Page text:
Tips for Handling the Economic Hits from COVID-19
April 2, 2020—There is not one person reading this who is not impacted by the COVID-19 pandemic. The need to close down businesses and create social distancing will change the economy for the foreseeable future. Small business owners are some of the most vulnerable to this.
“Every business is going through this,” Dave Schedin, CEO of CompuTrek Automotive Solutions, a coaching company for the automotive industry specializing in cash flow, says.
Although it may seem bleak at the moment, auto repair shops and auto maintenance may actually have an advantage. While many small businesses had to or continue to be shut down, auto repair shops and quick lubes have been deemed “essential businesses” by a number of states, allowing them to stay open.
In order to come out of this in the best way possible—and learn a valuable lesson for the future—Schedin shares his tips on how you should go about handling your relationships with your staff, customers and vendors.
How should you approach difficult conversations with your employees when they’re unsure about their—and the company’s—future?
No. 1, shop owners need to make sure their team feels safe. Not just from the coronavirus—safe in the longevity of their job. Speak hope into people. Leaders need to create a clear plan of what he or she is doing to handle the current situation and communicate what they’ve done in precaution already. Daily meetings are a great idea. Even more than one per day. Don’t let unspoken thoughts not be spoken. Check-in with your employees and let them know what’s going on. It’s important to let them know the financial stability of the company. If you don’t have cash reserves, it can be a challenge.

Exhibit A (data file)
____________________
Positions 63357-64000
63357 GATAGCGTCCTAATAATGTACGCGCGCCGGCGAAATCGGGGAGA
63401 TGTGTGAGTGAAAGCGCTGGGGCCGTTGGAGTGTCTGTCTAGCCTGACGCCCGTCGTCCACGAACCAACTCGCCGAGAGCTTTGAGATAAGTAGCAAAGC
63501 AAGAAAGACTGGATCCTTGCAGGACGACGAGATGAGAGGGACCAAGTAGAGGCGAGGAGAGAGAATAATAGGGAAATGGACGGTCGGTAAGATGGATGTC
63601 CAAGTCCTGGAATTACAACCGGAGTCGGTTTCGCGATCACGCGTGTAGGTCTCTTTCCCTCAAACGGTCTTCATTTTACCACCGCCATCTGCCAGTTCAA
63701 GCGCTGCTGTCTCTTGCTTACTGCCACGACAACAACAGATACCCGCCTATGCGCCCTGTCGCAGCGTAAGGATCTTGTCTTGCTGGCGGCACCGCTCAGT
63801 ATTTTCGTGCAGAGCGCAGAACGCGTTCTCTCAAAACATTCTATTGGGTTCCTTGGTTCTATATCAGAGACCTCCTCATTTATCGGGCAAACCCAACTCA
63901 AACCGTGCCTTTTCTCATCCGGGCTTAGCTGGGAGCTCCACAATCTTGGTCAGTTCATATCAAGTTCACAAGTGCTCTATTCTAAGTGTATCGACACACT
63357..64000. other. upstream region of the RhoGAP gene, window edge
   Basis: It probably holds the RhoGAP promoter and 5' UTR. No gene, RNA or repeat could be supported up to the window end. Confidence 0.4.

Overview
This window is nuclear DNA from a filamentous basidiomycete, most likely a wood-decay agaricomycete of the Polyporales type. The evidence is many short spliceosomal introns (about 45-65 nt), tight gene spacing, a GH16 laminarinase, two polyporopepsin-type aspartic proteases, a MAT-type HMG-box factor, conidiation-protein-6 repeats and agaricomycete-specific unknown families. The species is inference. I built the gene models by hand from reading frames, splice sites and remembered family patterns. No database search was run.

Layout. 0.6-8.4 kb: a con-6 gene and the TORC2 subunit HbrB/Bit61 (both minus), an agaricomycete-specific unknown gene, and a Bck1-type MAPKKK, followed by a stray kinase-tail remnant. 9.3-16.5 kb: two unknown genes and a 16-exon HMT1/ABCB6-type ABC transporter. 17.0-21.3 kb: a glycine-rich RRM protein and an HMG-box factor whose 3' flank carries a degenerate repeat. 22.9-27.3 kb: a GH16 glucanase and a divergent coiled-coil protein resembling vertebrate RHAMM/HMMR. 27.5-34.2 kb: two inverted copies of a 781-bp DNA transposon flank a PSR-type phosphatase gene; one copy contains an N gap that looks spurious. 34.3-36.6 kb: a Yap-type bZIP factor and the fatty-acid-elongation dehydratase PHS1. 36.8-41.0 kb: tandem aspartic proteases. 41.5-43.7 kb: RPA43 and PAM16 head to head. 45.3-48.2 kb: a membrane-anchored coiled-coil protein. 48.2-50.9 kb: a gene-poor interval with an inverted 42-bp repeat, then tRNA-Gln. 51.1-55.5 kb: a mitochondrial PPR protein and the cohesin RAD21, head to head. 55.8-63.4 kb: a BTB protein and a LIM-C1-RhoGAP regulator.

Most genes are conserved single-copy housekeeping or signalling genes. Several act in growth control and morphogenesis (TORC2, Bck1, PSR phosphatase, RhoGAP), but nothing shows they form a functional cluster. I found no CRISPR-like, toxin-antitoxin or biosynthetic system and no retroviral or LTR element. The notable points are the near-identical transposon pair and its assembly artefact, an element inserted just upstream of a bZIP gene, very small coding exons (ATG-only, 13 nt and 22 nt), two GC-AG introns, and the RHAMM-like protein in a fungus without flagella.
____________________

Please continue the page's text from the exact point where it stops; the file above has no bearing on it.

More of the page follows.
What should you do if you’re not financially stable?
You can still build hope—but you need help from everyone. Communicate the importance of banding together. Let your employees know that everyone is impacted by this, so if they’re thinking of going somewhere else, chances are that other places are not hiring. As a leader, you need to put a plan in place and the truth is, it’s going to be difficult. Many shops will have to cut wages—maybe 25–50 percent in some cases. Rotational schedules and reduced salaries and wages will help, in some cases, keep the doors of a shop open, so communicate that to your employees. We need to make sure everyone’s core livelihood is protected, even if that means dropping employees down to part time. Owners can’t be afraid to spell the truth out. If we band together, we have a better chance of surviving and coming out the other side.
To learn more about how small businesses might be able to take advantage of recent stimulus legislation, check out this story and attached resources.